Imagine the world's most brilliant and charismatic people around one dinner table, the greatest philosophers, novelists, scientists, actors and political activists - and imagine them joking one moment and then immersed in intense discussion broken by bursts of laughter. Imagine also that this astonishing company was defined not only by who is at the table, but by what they say: opinions radical enough to land them all in prison.The decade-long flourishing, in the 1760s, of friendship and radical philosophy in Baron Holbach's Paris salon is a seminal moment in Western history, a moment of astonishing radicalism in European thought, so uncompromising and bold that its vision has still not be fully realised. Frequented by a group of men and women who were united by their love of intellectual freedom, by their contempt for the conventional and often by the danger of persecution into which they put themselves, Holbach's house became the epicentre of freethinking, a place like no other in eighteenth-century Europe. The guests would talk until deep into the night, dreaming up a bold, new way of doing things, of thinking about the world and about society - a way we have come to call modernity.The book focuses on the early life of four young men, two philosophers (Hume and Rousseau) and two philosophes (Didenot and Holbach) as they set out with a mixture of desperation and optimism to travel and study. Philipp Blom's new book dazzlingly combines biography with the history of ideas and the birth of modernism.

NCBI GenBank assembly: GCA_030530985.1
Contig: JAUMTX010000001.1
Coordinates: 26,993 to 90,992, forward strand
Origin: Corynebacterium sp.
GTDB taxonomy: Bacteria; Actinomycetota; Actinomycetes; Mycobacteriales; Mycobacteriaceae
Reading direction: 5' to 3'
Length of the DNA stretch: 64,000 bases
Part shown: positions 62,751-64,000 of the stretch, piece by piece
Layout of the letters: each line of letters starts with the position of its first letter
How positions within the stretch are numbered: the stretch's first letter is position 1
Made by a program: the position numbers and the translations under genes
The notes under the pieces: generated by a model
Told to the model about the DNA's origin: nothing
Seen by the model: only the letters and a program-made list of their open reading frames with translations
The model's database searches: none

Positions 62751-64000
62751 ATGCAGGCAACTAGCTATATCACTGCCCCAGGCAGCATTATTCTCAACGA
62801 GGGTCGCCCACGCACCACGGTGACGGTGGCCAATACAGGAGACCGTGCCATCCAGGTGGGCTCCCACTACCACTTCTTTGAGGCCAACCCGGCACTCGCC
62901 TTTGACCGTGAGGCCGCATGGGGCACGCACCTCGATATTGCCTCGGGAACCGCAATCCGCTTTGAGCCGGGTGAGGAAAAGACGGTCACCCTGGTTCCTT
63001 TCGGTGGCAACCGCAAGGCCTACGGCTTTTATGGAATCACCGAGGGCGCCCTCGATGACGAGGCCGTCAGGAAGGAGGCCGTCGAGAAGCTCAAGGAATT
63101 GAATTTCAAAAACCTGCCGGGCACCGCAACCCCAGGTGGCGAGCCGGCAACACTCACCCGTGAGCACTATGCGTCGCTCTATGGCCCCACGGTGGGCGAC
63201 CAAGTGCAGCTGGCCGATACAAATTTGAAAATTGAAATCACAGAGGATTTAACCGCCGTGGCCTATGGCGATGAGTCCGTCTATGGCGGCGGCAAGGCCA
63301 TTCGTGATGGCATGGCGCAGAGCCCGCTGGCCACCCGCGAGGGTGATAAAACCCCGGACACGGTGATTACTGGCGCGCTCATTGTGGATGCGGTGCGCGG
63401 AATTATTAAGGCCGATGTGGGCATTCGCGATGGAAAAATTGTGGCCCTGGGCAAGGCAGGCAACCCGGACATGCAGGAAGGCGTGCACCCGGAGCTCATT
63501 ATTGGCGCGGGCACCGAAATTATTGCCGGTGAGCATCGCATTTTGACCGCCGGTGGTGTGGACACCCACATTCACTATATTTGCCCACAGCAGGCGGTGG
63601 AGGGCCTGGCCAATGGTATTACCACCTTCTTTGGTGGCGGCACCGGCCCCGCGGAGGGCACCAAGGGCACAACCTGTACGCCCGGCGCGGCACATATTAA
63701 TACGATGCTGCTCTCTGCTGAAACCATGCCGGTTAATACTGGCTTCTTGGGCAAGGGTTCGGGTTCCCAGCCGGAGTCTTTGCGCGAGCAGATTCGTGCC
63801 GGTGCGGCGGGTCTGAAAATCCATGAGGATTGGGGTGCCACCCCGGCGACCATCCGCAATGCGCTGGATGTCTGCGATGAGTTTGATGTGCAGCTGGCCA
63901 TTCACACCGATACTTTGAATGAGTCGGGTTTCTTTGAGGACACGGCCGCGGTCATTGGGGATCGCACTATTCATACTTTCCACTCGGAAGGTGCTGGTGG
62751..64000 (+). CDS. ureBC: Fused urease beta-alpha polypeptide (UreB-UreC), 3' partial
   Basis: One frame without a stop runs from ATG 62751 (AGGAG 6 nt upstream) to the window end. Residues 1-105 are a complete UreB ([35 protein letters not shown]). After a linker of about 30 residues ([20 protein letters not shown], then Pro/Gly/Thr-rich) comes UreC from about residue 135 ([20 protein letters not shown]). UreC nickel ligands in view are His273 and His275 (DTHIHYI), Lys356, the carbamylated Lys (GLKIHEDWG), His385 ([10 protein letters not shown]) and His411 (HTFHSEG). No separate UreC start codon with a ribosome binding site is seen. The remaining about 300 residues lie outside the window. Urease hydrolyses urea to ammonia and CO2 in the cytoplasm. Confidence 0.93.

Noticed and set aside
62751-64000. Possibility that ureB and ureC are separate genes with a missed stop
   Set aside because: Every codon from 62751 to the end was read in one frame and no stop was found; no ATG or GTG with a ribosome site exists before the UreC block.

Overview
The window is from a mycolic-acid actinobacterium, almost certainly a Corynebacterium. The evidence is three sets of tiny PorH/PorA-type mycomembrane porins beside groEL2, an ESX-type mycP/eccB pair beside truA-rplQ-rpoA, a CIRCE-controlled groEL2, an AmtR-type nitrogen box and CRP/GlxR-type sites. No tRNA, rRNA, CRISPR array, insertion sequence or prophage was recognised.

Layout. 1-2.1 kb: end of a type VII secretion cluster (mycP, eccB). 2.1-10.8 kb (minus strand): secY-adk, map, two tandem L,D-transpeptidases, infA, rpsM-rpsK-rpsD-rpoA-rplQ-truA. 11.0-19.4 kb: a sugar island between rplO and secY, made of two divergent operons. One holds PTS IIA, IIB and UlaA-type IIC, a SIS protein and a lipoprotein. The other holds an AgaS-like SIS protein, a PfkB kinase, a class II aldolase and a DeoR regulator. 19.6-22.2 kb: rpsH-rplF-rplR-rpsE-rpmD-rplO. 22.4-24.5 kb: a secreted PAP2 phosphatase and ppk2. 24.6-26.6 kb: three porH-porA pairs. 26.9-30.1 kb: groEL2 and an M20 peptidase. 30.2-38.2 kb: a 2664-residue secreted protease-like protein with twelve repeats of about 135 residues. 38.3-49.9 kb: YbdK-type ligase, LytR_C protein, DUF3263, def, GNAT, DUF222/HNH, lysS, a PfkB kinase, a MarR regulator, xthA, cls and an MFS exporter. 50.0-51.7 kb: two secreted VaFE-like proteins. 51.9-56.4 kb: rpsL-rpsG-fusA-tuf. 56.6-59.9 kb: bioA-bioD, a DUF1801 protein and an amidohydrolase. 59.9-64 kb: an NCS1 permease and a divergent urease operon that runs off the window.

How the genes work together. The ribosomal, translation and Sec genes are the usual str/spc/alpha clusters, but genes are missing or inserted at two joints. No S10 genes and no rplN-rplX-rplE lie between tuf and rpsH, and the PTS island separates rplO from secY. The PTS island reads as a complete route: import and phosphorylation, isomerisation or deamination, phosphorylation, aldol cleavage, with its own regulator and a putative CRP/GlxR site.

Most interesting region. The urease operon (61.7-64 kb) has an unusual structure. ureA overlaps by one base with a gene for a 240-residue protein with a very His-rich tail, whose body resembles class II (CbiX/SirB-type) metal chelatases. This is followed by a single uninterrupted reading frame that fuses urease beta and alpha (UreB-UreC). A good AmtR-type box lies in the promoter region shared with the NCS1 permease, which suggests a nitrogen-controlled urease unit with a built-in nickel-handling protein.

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Philipp Blom was born in Hamburg and trained as an historian in Vienna and Oxford. He is the author of TO HAVE AND TO HOLD a history of collectors and collecting and ENCYCLOPEDIA. He writes regularly for journals and newspapers in Europe and the United States. He lives in Vienna.Visit Philipp Blom's website at www.philipp-blom.eu.Review:
Blom succeeds in conveying a lot of detailed information about the philosophes' friendships and amorous adventures to the general reader in engaging and readily accessible prose. -- Ruth Scurr * LITERARY REVIEW * A remarkable group of men populate the pages of Philipp Blom's quirky and original book. -- Jonathan Sumption * THE SPECTATOR * (An) engaging portrait -- David Auberach * TIMES LITERARY SUPPLEMENT * Blom skilfully weaves his story around a large cast of characters...(and) teases out the nuances of the group's ideas with considerable finesse. -- Suzi Feay * INDEPENDENT ON SUNDAY * 'Blom is such a stylish and clever writer: his prose is as lucid and elegant as any of his 18th-century heroes...Blom's book is not only a pleasure to read but also a celebration of the real and material joys to be found in the godless universe" -- Andrew Hussey * FINANCIAL TIMES * Blom's passionate enthusiasm for ideas and his immersive knowledge has created a crash course in the great debates of a distant era but he leaves us in no doubt that the arguments of the 18th century have yet to be resolved -- Ben Felsenburg * METRO * Mr Blom's book is part biography and part polemic. He sketches the early lives of Diderot, Holbach, Rousseau and other players in the drama, and describes the philosophy they hammered out. It is also an iconoclastic rebuttal of what he describes as the "official" history of the Enlightenment. * THE ECONOMIST *
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Descripción George Weidenfeld & Nicholson, 2011. Hardcover. Estado de conservación: New. book. Nº de ref. de la librería M0297858181
Descripción George Weidenfeld & Nicholson, 2011. Hardcover. Estado de conservación: New. Never used!. Nº de ref. de la librería P110297858181